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The changing face of beauty marketing

Freya Insoll is an Arabic and Islamic Studies undergrad at the University of Exeter and our Digital Marketing Intern. As soon as Freya’s studies are complete, she is eager to get into the health and beauty industry, ideally on the PR side of things.

Over the past 10 years, the world of beauty marketing has modernised and adapted at an unprecedented pace; the boom in diversity awareness and an increasingly digitalised audience has led brands to embrace new and progressively savvier marketing strategies.

In order to ensure their position at the head of the beauty pack, brands have recognised the diversity of their consumer audience and have thus responded with an increasingly broad range of products suitable for all skin tones, genders and ages. With the aim of effectively conveying the changing nature of beauty culture and the advance in product availability, brands have moved from more traditional modes of advertising (such as print and broadcast) towards a more social media-centric approach.

With beauty marketing developing at such a rapid rate, what are the most notable developments and brand moves of the past couple of years?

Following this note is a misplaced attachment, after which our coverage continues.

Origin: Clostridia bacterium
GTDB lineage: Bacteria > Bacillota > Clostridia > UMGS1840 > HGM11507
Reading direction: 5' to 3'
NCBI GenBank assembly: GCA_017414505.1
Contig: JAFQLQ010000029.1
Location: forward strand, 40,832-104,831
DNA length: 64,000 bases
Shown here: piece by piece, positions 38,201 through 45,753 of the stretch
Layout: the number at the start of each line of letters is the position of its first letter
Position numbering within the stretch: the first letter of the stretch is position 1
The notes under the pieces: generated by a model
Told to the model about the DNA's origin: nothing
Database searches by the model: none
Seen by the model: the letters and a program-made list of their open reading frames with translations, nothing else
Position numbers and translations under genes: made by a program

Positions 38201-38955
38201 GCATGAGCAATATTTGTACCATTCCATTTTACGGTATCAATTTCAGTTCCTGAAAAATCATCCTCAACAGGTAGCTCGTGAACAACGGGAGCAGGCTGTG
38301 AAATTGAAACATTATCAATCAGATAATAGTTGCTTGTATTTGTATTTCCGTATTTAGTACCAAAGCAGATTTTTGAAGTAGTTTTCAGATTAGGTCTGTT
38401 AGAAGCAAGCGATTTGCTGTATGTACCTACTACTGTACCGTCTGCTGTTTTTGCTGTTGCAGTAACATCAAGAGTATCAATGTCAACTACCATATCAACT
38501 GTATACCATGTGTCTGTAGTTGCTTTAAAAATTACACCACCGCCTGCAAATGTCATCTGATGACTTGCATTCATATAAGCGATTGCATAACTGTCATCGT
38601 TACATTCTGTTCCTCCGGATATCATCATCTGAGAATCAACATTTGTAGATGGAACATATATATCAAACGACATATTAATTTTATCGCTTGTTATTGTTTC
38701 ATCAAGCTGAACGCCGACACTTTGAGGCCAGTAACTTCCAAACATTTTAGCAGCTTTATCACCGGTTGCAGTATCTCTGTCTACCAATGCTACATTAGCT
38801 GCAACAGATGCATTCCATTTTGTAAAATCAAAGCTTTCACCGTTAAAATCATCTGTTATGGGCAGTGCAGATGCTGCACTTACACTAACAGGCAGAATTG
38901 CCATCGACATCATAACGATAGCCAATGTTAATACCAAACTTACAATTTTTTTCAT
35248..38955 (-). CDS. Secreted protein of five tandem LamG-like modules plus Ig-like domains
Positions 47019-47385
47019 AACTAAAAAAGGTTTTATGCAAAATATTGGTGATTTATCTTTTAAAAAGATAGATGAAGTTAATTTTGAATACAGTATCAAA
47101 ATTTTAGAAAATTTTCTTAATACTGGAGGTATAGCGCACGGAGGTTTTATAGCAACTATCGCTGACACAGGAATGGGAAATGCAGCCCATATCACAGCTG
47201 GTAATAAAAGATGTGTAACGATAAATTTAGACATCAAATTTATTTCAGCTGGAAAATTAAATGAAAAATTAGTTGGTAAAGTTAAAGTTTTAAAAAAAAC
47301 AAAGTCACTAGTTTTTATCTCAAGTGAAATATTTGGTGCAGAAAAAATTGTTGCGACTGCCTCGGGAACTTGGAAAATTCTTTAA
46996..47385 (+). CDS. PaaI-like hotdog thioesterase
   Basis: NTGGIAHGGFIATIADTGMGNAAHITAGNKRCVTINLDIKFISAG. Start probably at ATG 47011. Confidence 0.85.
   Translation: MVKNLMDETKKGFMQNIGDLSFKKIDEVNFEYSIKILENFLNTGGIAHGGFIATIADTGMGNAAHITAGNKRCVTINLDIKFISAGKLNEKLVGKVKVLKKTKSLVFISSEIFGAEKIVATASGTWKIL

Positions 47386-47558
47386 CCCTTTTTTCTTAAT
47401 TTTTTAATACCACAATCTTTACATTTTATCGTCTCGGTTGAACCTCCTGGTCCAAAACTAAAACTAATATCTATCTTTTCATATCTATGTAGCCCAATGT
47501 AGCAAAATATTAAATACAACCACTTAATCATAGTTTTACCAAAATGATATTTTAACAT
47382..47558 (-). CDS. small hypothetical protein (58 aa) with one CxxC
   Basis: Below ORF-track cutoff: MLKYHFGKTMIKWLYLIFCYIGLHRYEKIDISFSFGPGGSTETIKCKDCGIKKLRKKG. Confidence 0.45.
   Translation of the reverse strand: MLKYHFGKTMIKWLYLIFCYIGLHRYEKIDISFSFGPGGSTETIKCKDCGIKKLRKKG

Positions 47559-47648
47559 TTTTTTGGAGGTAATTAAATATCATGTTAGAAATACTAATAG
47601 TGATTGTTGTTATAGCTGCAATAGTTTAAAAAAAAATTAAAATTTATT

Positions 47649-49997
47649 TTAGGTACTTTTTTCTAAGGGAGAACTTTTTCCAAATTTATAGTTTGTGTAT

The Glossier Effect

The beauty community and marketing world alike have been abuzz with the name ‘Glossier’ – a relatively new and astonishingly successful beauty and skincare company.

Glossier has taken a self-proclaimed ‘holistic’ approach to beauty marketing, utilising ‘User Generated Content’ (UGC) and formulating and changing products based solely on consumer response. The brand is extremely active on social media (specifically Instagram), having built up its company profile off the back of founder Emily Weiss’s lifestyle blog, ‘Into the Gloss’.

Glossier has been unique in it’s almost immediate rise to cult status, this level of consumer devotion has been achieved by the marketing teams intelligent use of Instagram and strategy. The brand frequently interacts with users online, answering queries and responding to comments. The company then take these comments and proactively brings about change in the products they provide, the best example of this being the recently released and much requested Glossier Suncream.

They cleverly tailor their online image to a certain demographic of consumer, with Weiss stating they:

“Cater to today’s woman who has five minutes to do her face before she’s flying out the door”.

The products are marketed as easy to use and stylish, coming in a signature pink shade of packaging along with the tagline “Beauty products inspired by real life.”. This lifestyle and image they promote has struck a chord with consumers, Glossier having amassed 2.1 million followers on Instagram alone.

Glossier have successfully translated their online image into physical flagship stores in New York and LA; their Instagram aesthetic of subtle pink and healthy glows has lent itself to Instagram friendly shops, complete with sloganed mirrors and an Instagrammable canyon replica.